Empirical Evidence on Public Expenditures and Economic Growth
Sustained and equitable economic growth is clearly a predominant objective of public expenditure policy. Many public programs are specifically aimed at promoting sustained and equitable economic growth. Public expenditures can--and have--played an important role in physical and human capital formation over time. Appropriate public expenditures can also be effective in boosting economic growth, even in the short run, when limits to infrastructure or skilled manpower become an effective constraint to an increase in production.
Therefore, the effect of public expenditures on economic growth may be a comprehensive indicator of public expenditure productivity. Ideally, the two components of such an indicator should be measurable: the contribution of public sector outputs to economic growth, and the efficiency with which these expenditures yield their outputs. By pointing to a set of public sector outputs as particularly conducive to economic growth, as well as to the efficiency with which the expenditures contribute to public sector production, empirical studies on expenditures and growth can suggest ways to improve public expenditure composition and productivity. A cautious interpretation of the results of such studies is warranted, however, because not all public programs are necessarily aimed at economic growth and because public expenditures are not all that matter for economic growth. Moreover, the relationship between public expenditures and economic growth is not necessarily unidirectional. Public expenditures affect economic growth, but at the same time economic growth can lead to changes in either aggregate public expenditure (for example, in accordance with Wagner's Law)30 or some of its components (for instance, through changes in the demand for certain public services).
A variety of empirical studies, based on time-series or cross-country data, have aimed at estimating the contribution of public expenditures to economic growth. Some studies relate aggregate public expenditures to economic growth; others focus on the relationship between certain expenditure components, such as public investment, education or health expenditures, or their components, and economic growth. The major obstacles encountered in these studies include the difficulties involved in (1) valuing public sector outputs; (2) estimating separately the impact of how public expenditures are financed (including the possible crowding out of private investment); and (3) measuring the effects of other factors on economic growth. In addition, using contemporaneous cross-country data to relate public expenditures to economic growth may not yield correct results because many public expenditure projects (for example, those on primary education and physical infrastructure) have long gestation periods.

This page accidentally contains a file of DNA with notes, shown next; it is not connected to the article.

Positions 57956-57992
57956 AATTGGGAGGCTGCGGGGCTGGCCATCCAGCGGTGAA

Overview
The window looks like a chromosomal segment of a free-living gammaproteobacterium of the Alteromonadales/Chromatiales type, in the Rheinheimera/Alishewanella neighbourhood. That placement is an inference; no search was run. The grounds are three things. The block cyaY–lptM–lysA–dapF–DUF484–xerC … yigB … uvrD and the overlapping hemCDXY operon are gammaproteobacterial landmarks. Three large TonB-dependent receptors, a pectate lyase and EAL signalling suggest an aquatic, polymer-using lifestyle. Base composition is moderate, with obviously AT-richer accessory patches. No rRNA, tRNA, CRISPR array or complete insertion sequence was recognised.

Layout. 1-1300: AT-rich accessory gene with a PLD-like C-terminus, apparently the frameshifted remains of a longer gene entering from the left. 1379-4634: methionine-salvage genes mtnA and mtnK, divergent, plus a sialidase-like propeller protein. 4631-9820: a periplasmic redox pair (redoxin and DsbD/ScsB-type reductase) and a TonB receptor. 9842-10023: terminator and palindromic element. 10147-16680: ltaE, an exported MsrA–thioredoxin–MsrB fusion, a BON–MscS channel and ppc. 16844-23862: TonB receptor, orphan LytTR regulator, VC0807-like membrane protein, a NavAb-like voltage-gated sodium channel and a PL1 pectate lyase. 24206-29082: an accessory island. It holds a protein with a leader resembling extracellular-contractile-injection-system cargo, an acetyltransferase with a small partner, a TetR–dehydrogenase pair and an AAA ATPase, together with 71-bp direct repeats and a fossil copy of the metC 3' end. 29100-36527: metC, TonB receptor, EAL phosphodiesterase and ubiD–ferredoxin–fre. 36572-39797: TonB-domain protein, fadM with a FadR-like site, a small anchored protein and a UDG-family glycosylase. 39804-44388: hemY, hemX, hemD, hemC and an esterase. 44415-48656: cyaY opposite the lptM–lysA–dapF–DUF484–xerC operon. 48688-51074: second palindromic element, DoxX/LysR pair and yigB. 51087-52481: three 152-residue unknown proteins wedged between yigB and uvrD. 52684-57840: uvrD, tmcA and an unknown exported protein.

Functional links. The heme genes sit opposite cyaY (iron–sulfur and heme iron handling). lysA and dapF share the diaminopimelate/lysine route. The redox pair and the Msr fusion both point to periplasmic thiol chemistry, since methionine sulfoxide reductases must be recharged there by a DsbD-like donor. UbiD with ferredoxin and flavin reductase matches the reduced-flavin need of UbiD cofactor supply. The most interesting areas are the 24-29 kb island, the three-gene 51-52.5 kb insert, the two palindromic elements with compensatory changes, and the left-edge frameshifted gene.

Many studies have aimed at estimating the effects of public expenditure on economic growth. Empirical studies have yielded conflicting results: some support the hypothesis that a rise in the share of public spending is associated with a decline in economic growth (Landau (1986) and Scully (1989)); others have found that public spending is associated positively with economic growth (Ram (1986)); and still other studies have found no significant relationship (Kormendi and Meguire (1985) and Diamond (1989)). Public expenditures were observed in one study to have no impact on growth in developed countries, but a positive impact in developing countries (Sattar (1993)). In general, studies of the relationship between aggregate public expenditure and economic growth have not yielded robust results, as the results of many are sensitive to small changes in model specification (Levine and Renelt (1992)).